The Patels insist that Ashish date an Indian-American girl—under contract. Per subclause 1(a), he’ll be taking his date on “fun” excursions like visiting the Hindu temple and his eccentric Gita Auntie. Kill him now. How is this ever going to work?

Sweetie Nair is many things: a formidable track athlete who can outrun most people in California, a loyal friend, a shower-singing champion. Oh, and she’s also fat. To Sweetie’s traditional parents, this last detail is the kiss of death.

Sweetie loves her parents, but she’s so tired of being told she’s lacking because she’s fat. She decides it’s time to kick off the Sassy Sweetie Project, where she’ll show the world (and herself) what she’s really made of.

Ashish and Sweetie both have something to prove. But with each date they realize there’s an unexpected magic growing between them. Can they find their true selves without losing each other?

 

My Rating: 5/5 Stars

My Thoughts:

Between her past three books, Sandhya Menon is becoming one of my go-to YA contemporary authors. For some reason, I’ve picked up her latest release every year in June, so this year I saved There’s Something About Sweetie for that month. In short, There’s Something About Sweetie is my new favorite Sandhya Menon novel! I just fell head over heels in love with Ashish and Sweetie as a couple and as individual characters.

“But with Sweetie time passed in gentle waves. A conversation with her was like a warm hug and a cup of hot coca on a cold day – comforting, familiar, a place you never wanted to leave” (175).

There’s Something About Sweetie is such a sweet  YA rom-com. If Ashish’s father said ‘hanky-panky’ one more time, even I would have expected Sweetie to lose it! The book takes a comedic sort of turns in one of the main protagonist’s lives, as the charming Ashish’s heartbreak over his breakup with his girlfriend Celia drives him to allow his mother and father to choose a girl for him. It seemed to work with Dimple and Rishi, right? When Ashish’s parents try to set him up with Sweetie, Sweetie’s mother declines the relationship because of her daughter’s weight.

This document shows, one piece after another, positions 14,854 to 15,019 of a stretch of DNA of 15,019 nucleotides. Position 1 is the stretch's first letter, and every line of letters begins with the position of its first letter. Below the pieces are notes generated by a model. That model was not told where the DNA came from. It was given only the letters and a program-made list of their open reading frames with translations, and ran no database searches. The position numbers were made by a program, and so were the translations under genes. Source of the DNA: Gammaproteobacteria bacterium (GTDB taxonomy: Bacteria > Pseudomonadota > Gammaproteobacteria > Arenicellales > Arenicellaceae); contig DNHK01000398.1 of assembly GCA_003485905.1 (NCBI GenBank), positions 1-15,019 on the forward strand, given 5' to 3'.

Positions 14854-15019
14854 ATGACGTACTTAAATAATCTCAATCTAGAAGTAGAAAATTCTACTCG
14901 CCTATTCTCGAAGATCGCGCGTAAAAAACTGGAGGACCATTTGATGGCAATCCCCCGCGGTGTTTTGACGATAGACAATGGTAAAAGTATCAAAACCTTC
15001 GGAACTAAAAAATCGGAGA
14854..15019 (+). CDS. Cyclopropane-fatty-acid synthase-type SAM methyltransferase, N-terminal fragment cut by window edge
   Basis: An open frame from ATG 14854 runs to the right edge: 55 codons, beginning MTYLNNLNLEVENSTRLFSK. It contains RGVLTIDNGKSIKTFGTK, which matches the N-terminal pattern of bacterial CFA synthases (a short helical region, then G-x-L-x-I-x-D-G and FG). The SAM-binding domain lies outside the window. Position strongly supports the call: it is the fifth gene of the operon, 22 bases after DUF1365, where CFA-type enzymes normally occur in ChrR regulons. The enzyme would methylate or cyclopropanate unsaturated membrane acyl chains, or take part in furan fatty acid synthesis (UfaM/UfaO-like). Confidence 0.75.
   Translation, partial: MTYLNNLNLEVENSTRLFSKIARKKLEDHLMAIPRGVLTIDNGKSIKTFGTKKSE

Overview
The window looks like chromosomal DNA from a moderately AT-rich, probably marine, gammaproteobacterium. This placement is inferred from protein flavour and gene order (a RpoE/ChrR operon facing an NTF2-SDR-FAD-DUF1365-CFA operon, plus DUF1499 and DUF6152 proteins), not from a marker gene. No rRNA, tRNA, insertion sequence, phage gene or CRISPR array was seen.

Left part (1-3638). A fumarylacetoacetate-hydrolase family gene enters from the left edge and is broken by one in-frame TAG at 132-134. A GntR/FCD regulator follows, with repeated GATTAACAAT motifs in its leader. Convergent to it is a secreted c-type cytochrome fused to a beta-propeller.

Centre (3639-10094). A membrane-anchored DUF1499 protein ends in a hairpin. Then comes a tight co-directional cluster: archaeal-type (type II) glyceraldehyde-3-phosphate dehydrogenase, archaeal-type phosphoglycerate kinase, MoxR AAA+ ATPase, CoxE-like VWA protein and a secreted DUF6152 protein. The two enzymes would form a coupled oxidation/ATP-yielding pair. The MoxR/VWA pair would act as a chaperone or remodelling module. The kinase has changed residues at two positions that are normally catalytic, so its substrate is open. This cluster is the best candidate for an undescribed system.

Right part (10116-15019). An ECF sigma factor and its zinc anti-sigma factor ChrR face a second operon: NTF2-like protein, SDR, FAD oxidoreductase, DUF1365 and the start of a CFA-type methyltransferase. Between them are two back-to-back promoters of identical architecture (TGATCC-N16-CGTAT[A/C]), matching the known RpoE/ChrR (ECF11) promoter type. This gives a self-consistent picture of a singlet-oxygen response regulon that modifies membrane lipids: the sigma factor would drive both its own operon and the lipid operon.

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Top Five Wednesday: Waiting for Books from Favorite Authors

As part of Top Five Wednesday’s summer hiatus, I’ve been revisiting old T5W topics. Today’s post is inspired by the August 2016 topic, “Authors You Are Waiting on Another Book From.” I did a similar T5w post last year (Authors I Need More From): funnily enough, all of the authors in that post have books coming out in 2019 and 2020! Today’s topic more so focuses on authors who either haven’t announced a new book or have given very minimal information regarding their next release. As much as I am excited by this topic, I admit that it was a little difficult for me to write, considering that many of my favorite authors have projects in the works or have new books coming out over the next two years.

Morgan Matson – For the past few years, there have been two years between Morgan Matson’s books. Since Save the Date came out in 2018, she is expected to have her sixth book come out in 2020. To put it simply, Morgan Matson is one of my go-to and absolute favorite YA contemporary authors because of her incredible writing and unique stories. Her synopses always leave me hook, so I’m excited to see what her next book will have in store.

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Jenny Han – Jenny Han is very much involved in the To All the Boys I’ve Loved Before Netflix adaptations and has been doing so much press for her very much beloved series. I would really love another book with a somewhat Lara Jean-centric character, aka a book with all the baking and cute boys.

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The Funniest Search Terms on My Blog

The best blog posts can come in the most unexpected ways. One night, I was going through my stats page on WordPress and found myself going through my blog’s search terms, or what people type in my blog’s search box. Some of the following search terms are just too golden to keep to myself any longer. The following search terms are definitely the ones I’ve found to be the most interesting or funny. I took screenshots of the search terms, but since they can be hard to read, I also included them in bold below.

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“ending to thats not what happened”

“juniper lemon’s happiness index spoliers”

“does kelton and alyssa kiss in the book dry”

“emika chen and hideo tanaka ending wild cards”

“what happens to cardan and jude in wicked king”